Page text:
Improve Sleep to Improve Health

02/28/2015 09:51 am ET | Updated Mar 23, 2016

Now that we are well into 2015, many people are struggling to keep their New Year's resolutions to improve their health. According to the Journal of Clinical Psychology, only 8 percent of people actually achieve their resolutions. That's the discouraging statistic we're up against in making our resolutions a reality.

Two of the most common New Year's resolutions are losing weight and lowering stress levels. One common factor that can help achieve both of these goals is sleep.

Regularly getting a full night's sleep can reap many health benefits, including weight loss and stress management. In contrast, getting too little sleep can cause us to eat more than we normally would and increase our tendency to choose unhealthy, higher calorie foods, according to The American Journal of Clinical Nutrition. Not surprisingly, this pattern can lead to weight gain.

Poor sleep can also boost the level of cortisol -- the stress hormone -- your body produces, which can increase your blood pressure, heart rate and anxiety levels. The body repairs and rejuvenates during sleep, helping you physically and mentally recover from the stresses of the day. If you don't get enough quality sleep, you're missing a chance to take a break from stress.

Despite the important role sleep plays, a recent Gallup Poll reveals that 43 percent of Americans report their sleep needs are not being met. Fortunately, there are several ways to start sleeping more soundly:

Set Sleep Habits -- Set your body clock by going to sleep and waking up at the same time every day. To signal to your body that it is time to go to bed, create a nighttime routine that helps you relax, such as reading, stretching or listening to soothing music. Avoid TV, computers and smartphones before bed, as the light from these devices can keep the brain stimulated and can make it difficult to wind down.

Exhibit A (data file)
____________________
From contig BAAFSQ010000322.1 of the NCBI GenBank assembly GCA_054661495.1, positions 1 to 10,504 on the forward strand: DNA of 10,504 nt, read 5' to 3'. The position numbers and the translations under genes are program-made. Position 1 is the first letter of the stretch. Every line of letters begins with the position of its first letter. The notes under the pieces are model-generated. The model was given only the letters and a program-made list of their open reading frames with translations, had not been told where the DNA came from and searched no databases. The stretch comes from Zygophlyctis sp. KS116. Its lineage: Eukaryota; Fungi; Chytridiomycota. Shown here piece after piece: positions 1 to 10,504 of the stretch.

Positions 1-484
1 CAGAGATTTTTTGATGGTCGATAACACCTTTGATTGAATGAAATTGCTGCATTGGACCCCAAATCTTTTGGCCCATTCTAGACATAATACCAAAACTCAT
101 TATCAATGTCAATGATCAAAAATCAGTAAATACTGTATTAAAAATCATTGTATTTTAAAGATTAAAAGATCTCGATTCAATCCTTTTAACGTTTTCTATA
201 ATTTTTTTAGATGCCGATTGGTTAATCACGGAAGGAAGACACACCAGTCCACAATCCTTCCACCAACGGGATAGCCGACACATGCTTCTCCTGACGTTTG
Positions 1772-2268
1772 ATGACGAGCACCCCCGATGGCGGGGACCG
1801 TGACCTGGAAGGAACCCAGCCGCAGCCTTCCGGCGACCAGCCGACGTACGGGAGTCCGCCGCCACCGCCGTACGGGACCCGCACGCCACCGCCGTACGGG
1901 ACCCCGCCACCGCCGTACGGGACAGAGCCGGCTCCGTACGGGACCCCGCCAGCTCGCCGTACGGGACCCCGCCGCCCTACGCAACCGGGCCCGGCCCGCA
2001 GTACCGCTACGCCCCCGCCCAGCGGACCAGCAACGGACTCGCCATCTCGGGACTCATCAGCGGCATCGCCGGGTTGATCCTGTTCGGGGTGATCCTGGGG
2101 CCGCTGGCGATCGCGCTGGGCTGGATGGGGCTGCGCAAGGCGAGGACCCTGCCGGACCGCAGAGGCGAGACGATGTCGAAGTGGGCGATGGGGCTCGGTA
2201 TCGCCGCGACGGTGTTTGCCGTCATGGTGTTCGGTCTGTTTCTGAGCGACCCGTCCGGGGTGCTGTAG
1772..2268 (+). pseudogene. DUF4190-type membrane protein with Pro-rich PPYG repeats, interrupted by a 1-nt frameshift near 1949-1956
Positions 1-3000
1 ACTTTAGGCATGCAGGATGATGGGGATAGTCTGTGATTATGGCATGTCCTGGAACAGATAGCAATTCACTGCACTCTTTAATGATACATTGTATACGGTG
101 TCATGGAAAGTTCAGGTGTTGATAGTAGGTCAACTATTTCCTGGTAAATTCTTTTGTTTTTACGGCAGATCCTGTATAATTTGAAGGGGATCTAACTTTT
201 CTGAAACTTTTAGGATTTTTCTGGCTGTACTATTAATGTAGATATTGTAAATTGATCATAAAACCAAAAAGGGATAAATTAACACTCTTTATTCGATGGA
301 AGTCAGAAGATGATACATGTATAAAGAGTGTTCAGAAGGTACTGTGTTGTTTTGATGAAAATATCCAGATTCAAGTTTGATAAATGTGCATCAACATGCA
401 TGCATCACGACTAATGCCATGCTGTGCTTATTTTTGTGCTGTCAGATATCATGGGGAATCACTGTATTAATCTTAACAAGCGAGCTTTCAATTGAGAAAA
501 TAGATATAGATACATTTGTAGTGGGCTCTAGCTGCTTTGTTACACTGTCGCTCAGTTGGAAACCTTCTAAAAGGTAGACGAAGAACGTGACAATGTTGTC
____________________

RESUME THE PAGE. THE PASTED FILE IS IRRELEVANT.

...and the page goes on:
Work it Out -- Regular exercise, especially cardio, has been shown to improve sleep quality. Aim for a healthy mix of both aerobic and muscle-strengthening activities. According to the Centers for Disease Control and Prevention, even exercising for as little as 10 minutes at a time can promote health benefits.

Avoid alcohol -- When it comes to sleeping, a nightcap is a misnomer. Alcohol can impair sleep quality by causing more frequent awakenings at night, producing less satisfying sleep. Drink in moderation and come home from happy hour a few hours before bedtime to allow enough time for the alcohol to wear off before you hit the sheets.

Treat Problems -- A serious health issue, such as sleep apnea could be the cause of some people's sleep woes. For the 25 million Americans losing shut-eye to sleep apnea, there are many treatment options available. Patients who don't like wearing a CPAP mask should consider oral appliance therapy (OAT). Provided by dentists who are knowledgeable in dental sleep medicine, OAT uses a custom-fit "mouth guard-like" device to help keep the patient's airway open.

Quality sleep is essential to healthy living and, therefore, to accomplishing New Year's resolutions to lose weight or lower stress. Get on the right path to healthy sleep and take the first step to a healthier 2015.